Swarovski was smart, using their materials on other brands to build their name. And as their success grows, it's even more exciting to see the history of this brand and the beauty of their crystals being used in trendy, contemporary yet classic designs.
Bell & Ross was one of the original companies to offer an all-black watch. The BR-01 Phantom was offered as a limited edition of 500 pieces of the basic model and 500 of the chronograph. The Phantom attracted a lot of attention and both models sold out faster then any other color BRs offered by the manufacturer. The BR-03 Phantom picks up where its BR-01 big brother left off. It has a limited production run of 500 pieces per year, and promises to be quite a popular watch. We still have not been able to have one of theses watches in our showcases. Each one we received had been ordered in advance. It is easy to see why. The Phantom dial is striking.
The reasons why people want to blacken their watches varies, but it usually comes down to being able to have a unique watch. People with large collections often alter watches that they have stopped wearing to revitalize them and bring back the joy of wearing them. Others envision what some of the watches we have in stock would look like in black and purchase them for that reason. Watches who's styles have faded into the fashion archives can be modernized with the treatment.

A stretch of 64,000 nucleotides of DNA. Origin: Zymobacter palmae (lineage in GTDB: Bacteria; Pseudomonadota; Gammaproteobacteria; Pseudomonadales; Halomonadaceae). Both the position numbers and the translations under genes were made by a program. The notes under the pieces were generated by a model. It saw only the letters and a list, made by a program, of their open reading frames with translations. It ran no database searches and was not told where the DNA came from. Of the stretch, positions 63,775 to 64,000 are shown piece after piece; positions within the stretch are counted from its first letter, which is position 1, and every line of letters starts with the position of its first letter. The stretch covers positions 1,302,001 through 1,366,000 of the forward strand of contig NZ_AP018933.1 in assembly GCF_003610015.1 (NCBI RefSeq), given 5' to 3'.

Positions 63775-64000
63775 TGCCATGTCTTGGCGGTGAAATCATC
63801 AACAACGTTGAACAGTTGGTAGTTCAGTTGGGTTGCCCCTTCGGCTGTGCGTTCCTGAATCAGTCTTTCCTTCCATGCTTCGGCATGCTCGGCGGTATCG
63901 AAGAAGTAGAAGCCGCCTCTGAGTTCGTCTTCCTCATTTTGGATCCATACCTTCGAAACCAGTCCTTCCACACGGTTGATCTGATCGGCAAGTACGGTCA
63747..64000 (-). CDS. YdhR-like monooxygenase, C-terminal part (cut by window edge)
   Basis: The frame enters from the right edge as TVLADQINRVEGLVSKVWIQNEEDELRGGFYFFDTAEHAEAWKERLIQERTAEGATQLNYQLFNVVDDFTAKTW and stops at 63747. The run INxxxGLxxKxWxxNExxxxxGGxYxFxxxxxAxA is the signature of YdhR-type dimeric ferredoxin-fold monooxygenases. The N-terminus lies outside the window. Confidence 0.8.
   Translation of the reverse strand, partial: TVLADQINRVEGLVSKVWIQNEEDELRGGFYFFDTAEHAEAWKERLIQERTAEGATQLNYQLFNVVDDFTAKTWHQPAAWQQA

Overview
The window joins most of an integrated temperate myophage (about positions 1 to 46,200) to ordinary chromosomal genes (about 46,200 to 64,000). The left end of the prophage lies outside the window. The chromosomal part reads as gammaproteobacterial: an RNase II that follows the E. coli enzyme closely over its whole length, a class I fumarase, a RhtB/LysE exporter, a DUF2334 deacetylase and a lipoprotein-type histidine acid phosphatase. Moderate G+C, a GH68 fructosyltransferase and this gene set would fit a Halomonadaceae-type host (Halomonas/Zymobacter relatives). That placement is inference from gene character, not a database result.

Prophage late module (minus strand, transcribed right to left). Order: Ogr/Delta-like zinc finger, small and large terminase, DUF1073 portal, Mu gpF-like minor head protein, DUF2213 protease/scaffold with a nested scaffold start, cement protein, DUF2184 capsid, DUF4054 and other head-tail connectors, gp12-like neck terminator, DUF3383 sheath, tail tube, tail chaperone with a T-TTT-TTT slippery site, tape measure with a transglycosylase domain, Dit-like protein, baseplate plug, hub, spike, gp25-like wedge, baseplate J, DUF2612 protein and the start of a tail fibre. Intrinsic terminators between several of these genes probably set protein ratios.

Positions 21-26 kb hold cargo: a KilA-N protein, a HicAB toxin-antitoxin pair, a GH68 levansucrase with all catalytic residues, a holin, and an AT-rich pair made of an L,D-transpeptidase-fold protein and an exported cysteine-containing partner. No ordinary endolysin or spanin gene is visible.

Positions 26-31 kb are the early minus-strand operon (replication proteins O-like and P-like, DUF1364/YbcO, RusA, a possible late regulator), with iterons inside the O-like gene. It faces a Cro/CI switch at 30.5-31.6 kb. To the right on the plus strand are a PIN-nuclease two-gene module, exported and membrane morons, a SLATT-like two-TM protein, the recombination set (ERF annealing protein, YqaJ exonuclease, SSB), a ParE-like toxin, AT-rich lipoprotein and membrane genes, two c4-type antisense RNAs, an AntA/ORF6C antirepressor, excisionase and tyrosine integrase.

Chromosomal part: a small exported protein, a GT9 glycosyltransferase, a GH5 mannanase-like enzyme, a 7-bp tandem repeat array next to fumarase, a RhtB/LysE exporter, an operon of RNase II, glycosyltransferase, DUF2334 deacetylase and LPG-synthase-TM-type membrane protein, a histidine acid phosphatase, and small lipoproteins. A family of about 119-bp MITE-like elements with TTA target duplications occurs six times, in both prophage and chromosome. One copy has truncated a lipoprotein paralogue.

The case of the BR-03s, as probably most Bell & Ross enthusiasts already know, is a 42mm square. Very few people have tried on a BR-03 and found it to be too large on their wrists. As can be imagined, this is not the case for the 46mm BR-01 watches. This is probably the main reason why the BR-03s were introduced in the first place. The case is bulky, but still pretty low profile with a thickness just under 10mm. The lugs are slightly curved allowing the strap to fit more snugly on the wrist. All around the BR-03 92 is a very comfortable watch, and thanks to its "genuine military specifications" is perfect for every day use either at the office or at the beach.